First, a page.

Pakistan is a long tale of institutional failures and leadership betrayals. The bigger picture of doom and gloom, however, hides behind virtual epics of individual achievements in almost every field of human endeavour.
Some of the stories that inspire and move the most are written in blood and sweat — stories of those who dared death itself. Most of these heroes had embraced martyrdom knowing very well that the odds which they were battling against were impossible to overcome.
Our padlocked closets are full of tales of many such unknown and unsung heroes whose daring and pluckiness had at times unnerved an enemy many times superior in numbers and firepower.
That was the kind of war our soldiers had fought in 1971 in East Pakistan, now Bangladesh. One can get a fairly good idea of how great the odds our men on the frontline had faced in that war from the following exchange:
After the war, Karan Thapar, the famous Indian anchor while interviewing Field Marshal Manekshaw, the then chief of Indian Army, in a BBC programme “Face to Face”, remarked rather disingenuously, “Field Marshal, you won the 1971 Bangladesh war because of the incompetence of Pakistan Army leadership as I see, it did not have a fall-back strategy to defend Dacca while retreating?”
The Field Marshal replied: “No, Pakistan Army in East Pakistan fought gallantly. Unfortunately, it was 1,000 miles from its base (West Pakistan). I had had eight or nine months to make my preparations. I had got a superiority of 1:50. It had no chance.”
Yeh Ghazi Yeh Teray Pur Asrar Banday, a 388-page book in Urdu by Lt Col (retd) Shujaat Latif, in part narrates the saga of such individual valour including his own great escapades in the face of certain death on the East Pakistan front and as a prisoner of war (POW) in India. And in part it is a quick autobiography of a person who survives an almost fatal accident and attack of cancer. He comes back from the valley of death repeatedly to live happily ever after! It was perhaps Shujaat’s extraordinary willpower and his exceptional mental strength that kept him going no matter the odds.
It would certainly sound rather pointless recalling the 1971 tragedy in 2020. More so, because the event has already been exhaustively discussed from every angle imaginable in the enormous amount of literature produced since.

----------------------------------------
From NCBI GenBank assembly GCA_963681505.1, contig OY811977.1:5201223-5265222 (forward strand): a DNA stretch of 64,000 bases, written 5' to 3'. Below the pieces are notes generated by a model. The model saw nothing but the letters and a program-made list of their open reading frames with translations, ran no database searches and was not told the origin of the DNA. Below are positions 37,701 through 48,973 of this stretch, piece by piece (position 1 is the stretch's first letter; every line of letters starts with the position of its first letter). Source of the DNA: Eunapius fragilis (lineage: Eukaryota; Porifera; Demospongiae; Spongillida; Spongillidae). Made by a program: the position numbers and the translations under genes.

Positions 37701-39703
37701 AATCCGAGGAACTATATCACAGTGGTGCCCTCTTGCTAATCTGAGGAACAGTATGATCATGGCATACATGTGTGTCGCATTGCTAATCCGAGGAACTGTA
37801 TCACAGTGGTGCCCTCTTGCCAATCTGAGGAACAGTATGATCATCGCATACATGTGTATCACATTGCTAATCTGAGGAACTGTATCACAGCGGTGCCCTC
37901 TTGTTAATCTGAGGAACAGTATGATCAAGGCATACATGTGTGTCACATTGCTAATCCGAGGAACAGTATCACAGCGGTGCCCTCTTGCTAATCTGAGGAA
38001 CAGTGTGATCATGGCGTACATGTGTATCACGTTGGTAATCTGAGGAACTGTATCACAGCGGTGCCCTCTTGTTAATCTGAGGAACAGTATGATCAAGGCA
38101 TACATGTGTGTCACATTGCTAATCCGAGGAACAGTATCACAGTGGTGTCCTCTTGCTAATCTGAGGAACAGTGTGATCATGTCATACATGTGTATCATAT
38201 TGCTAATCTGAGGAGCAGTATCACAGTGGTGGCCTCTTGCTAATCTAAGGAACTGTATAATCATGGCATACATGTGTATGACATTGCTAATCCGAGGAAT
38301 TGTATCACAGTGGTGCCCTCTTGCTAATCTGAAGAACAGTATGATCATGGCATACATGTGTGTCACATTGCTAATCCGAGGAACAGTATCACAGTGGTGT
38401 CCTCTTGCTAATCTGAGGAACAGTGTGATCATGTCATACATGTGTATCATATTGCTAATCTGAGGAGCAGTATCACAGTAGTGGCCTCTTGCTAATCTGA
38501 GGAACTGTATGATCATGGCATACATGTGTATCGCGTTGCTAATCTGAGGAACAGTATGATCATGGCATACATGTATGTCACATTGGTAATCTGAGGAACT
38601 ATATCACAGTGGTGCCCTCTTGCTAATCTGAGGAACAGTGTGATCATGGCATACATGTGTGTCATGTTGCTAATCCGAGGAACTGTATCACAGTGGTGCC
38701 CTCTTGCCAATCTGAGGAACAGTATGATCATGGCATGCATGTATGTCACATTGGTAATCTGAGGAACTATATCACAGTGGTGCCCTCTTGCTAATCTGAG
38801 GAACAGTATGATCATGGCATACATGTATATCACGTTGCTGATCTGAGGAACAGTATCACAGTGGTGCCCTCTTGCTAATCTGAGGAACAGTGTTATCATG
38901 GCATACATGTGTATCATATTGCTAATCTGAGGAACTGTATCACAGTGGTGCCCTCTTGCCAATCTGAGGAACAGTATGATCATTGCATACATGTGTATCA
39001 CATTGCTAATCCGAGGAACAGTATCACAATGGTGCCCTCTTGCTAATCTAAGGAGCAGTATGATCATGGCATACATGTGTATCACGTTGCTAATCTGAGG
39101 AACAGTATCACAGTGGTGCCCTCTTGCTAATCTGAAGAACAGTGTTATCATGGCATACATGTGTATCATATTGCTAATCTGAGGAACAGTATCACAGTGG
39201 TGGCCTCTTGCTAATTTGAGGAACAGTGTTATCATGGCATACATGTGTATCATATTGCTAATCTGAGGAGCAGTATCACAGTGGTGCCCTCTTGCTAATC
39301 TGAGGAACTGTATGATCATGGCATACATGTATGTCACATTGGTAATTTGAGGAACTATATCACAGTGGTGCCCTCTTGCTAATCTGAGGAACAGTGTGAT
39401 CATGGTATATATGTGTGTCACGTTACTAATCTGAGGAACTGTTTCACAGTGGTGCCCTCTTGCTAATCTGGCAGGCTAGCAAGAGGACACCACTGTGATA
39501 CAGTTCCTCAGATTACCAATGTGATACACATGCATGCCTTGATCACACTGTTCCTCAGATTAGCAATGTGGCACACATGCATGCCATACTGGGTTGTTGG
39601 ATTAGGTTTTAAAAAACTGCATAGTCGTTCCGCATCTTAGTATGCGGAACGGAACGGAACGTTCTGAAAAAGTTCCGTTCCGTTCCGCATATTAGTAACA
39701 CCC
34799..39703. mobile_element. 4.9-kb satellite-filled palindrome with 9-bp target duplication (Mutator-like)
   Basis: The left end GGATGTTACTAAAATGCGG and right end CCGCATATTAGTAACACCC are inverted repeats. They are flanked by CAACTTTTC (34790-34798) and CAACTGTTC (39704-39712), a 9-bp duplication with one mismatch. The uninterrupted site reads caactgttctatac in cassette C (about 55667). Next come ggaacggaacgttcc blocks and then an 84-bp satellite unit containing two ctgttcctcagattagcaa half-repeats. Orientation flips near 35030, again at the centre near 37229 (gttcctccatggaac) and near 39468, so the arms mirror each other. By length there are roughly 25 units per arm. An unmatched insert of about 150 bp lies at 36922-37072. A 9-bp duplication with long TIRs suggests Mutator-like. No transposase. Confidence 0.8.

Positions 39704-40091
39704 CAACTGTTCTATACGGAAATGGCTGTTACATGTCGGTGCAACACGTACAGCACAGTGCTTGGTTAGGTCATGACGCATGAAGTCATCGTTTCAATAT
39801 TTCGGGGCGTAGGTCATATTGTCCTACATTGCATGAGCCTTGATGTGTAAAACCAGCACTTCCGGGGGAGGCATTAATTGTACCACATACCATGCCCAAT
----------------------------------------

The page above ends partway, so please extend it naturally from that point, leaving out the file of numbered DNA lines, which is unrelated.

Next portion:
But Shujaat’s book is different. It does not judge the civil war or the war itself, neither does it waste words blaming India or Mukti Bahini. The book keeps its full focus on actions of soldiers and officers of Pakistan Army on the frontline and details stories of their heroism.
Only men of substance endowed with a dedicated sense of martyrdom would dig out live anti-tank landmines while withdrawing, carry them in their laps and replant them on either side of the route they were taking back! Perhaps the only time such a dangerous feat was seen being performed in the annals of war.
The book races through a number of such dare-devil feats performed by our soldiers and officers knowing very well that they were fighting a losing war.
A culmination of policy blunders of president Field Marshal Ayub Khan and the tactical stupidities of president General (retd) Yahya Khan, the war that finally ended in the dismemberment of Pakistan does not, however, lessen in any way the glory due to those soldiers who fought that war on ground zero of a disappearing erstwhile East Pakistan.
The author’s almost successful attempt to cut and run by jumping from a fast-moving train is a tale of a miraculous escape from certain death. His second attempt at escape was aborted by the accord for the return journey. But by that point he and his colleagues had dug up in a high security area, a 179 ft long tunnel. A fascinating feat compared to the 60 ft long tunnel dug during WWll by the escaping POWs which had inspired the movie, The Great Escape.
Published in The Express Tribune, June 20th, 2020.
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